- I have more self-confidence and can even speak with librarians without wanting to cry. Let's not get carried away here. I don't mean that I can now hold spur-of-the-moment coherent conversations with librarians [or anyone else for that matter] BUT I can approach the circulation desk and make a request without overthinking it for five minutes. My voice no longer quivers [though my volume control is still a bit wonky]. I can even smile and sorta look pleasant while doing it. I realize this probably does not sound like a boost in self-confidence at all, but trust me, it is. This change/progress can even be expanded to include people like cashiers and neighbors and sometimes customer service folks. I won't be able to think of anything to say beyond the initial pleasantries or the customer-to-employee request, but I can confidently carry out those menial tasks without wanting to be swallowed into the ground. Baby steps, I tell you.

- I no longer see a screaming child in the store and automatically think, "What a bratty kid. Man, if I was his parent..." Don't get me wrong, I'm not perfect. And sometimes being a parent now makes me feel like I have earned the right to raise my eyebrows and feel smug that my kid hasn't thrown a fit in public today. And I do often see poor behavior rewarded which instinctively makes me cringe on a good day and secretly judge on a bad day. But more often than not, I hear a wailing kid and instantly feel for the parent. I know what it's like to have a completely irrational child throwing a completely irrational fit and to feel the growing sense of panic or desperation or frustration. "Please, oh please, oh please, just stop screaming." It was interesting how quickly I noticed this change in perspective once I became a parent to the baby who red-faced angry yelled at any unfamiliar face; who seemed to time his cranky, fragile phases around the weeks where we had special outings or get togethers planned; and who took 9 months to smile at a non-family-member. Life happens, and with a kid that often means life happens with so.many.emotions whirling around. An inconsolable child doesn't necessarily mean rotten behavior or poor parenting. Oftentimes it just means a wee one with a missed nap or a late lunch or an irrational attraction to the normal smiley face drawn on the Costco receipt and not a rabbit smiley face. So now, instead of rolling my eyes and hearing snarky comments in my head, I find myself instinctively sending up a quick prayer for grace for the mom. Growth!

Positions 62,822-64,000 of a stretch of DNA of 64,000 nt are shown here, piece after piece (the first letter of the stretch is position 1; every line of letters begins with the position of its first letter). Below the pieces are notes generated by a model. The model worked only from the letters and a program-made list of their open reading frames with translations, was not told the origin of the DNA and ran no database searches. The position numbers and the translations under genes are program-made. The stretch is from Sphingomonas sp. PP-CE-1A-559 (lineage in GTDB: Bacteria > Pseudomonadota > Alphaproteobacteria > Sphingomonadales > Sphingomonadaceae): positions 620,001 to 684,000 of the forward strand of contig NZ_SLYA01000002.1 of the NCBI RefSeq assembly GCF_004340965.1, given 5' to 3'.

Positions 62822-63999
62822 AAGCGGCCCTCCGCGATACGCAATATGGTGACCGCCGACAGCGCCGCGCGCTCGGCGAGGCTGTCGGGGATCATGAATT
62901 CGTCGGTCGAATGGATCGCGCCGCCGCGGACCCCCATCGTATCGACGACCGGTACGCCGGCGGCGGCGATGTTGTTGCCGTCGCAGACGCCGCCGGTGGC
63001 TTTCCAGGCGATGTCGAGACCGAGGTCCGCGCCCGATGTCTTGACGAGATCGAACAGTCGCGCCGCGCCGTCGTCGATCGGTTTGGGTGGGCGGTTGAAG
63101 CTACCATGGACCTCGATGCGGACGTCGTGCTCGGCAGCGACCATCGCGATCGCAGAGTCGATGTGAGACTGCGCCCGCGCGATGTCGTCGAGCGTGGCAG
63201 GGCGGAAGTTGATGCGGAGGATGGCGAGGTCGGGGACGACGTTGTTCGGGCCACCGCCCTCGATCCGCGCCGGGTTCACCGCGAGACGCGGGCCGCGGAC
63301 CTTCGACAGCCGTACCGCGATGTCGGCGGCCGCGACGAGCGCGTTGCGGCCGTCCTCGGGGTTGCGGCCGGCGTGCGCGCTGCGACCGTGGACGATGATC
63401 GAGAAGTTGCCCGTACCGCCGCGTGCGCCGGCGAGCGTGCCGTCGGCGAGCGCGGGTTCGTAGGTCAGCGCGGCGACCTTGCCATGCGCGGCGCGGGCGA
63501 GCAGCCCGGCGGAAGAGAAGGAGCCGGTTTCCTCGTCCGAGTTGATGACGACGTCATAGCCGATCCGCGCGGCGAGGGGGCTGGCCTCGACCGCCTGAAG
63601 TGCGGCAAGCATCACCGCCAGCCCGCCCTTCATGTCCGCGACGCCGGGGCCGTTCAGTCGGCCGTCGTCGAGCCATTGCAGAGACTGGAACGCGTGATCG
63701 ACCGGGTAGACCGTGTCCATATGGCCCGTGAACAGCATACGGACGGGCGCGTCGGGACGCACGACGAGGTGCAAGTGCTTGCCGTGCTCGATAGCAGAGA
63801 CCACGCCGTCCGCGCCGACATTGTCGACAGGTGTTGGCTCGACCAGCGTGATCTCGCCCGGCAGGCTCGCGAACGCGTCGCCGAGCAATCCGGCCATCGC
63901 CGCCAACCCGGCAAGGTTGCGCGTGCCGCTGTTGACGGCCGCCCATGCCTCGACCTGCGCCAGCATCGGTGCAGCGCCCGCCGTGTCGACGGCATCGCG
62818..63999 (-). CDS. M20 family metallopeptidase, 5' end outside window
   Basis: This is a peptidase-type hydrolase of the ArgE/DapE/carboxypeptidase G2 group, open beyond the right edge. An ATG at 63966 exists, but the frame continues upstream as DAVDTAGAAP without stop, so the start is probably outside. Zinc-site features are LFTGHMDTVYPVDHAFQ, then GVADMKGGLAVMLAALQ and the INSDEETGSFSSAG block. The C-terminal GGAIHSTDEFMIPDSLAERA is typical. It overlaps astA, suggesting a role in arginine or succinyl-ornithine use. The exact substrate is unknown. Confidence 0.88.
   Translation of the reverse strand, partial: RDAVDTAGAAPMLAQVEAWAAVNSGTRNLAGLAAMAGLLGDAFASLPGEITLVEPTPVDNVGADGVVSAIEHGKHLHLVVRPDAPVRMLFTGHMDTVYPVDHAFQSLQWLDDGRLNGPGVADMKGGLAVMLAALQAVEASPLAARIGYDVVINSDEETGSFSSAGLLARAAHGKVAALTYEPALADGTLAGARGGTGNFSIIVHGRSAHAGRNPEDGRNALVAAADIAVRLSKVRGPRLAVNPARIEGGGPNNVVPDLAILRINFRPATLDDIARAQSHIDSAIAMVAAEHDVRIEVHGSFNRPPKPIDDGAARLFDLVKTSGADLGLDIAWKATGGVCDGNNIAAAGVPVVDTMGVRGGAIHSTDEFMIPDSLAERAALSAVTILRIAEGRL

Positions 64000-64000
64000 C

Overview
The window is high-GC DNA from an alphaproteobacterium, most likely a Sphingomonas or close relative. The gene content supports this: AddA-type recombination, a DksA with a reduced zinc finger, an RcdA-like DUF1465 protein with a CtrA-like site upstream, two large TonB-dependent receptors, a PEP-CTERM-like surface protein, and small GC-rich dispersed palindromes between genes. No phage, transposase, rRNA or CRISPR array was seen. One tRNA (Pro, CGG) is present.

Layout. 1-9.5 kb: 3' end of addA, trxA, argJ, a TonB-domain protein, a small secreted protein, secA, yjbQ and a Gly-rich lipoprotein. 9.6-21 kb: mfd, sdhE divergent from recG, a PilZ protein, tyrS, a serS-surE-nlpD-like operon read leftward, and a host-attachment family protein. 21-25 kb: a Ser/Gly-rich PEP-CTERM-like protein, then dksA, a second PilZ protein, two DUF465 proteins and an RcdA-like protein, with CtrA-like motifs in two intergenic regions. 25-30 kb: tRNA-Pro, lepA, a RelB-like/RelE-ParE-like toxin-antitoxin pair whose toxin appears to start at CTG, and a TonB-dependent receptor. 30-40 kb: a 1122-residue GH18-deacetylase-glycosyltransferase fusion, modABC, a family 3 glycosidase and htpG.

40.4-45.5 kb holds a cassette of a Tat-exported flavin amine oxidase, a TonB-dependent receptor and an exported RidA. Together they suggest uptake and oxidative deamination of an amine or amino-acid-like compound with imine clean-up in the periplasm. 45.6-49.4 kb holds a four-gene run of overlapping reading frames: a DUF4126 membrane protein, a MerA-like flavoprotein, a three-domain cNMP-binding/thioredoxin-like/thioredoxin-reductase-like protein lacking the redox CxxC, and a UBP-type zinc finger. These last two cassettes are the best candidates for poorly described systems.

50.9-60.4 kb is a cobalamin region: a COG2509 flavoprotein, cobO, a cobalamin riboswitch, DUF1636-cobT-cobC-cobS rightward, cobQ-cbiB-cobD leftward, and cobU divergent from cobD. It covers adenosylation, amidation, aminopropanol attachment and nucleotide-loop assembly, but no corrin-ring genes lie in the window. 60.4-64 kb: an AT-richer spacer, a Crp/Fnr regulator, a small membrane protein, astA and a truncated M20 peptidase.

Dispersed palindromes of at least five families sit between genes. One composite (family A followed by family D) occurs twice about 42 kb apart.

I can make some pretty good sheep/goat warbles. Also, I have really upped my horse whinny game. Reading books to kids really enhances skills you didn't even know needed to be enhanced. My chicken? I can bawk and cluck with the best of them. My dog? I can woof, bark, bow wow, ruff, arf, and howl. My cat? I can fool Puma. My cow needs more depth. My donkey still leaves much to be desired. My pig lacks that gutteral snort that really sells it. But my caprines? I can do flocks and herds of them, young or old, content or otherwise. I have even been known to sing the alphabet song as a sheep or goat; it's always a big hit. Basically, feel free to book me for your next birthday bash for children 3 and under - I'm as entertaining as a bounce house with a slow leak, and much cheaper.

So, there you have it! Ten more things. What's the takeaway from this post and the last? Let me bullet point it for you:
  • Compared to pre-married me ten years ago, I am the same in at least ten largely unimportant ways.
  • Compared to pre-married me ten years ago, I am different in at least ten largely unimportant ways.
  • It is actually easier to think up differences than similarities.
  • I can write forever about nothing in particular.
  • I like ice cream.
Jason will be up next with his ten-plus-ten ways. He is also in charge of coming up with the next Ten Years topic, so get excited about that. Now, be on your way whilst I continue to think about ice cream.

my two best differents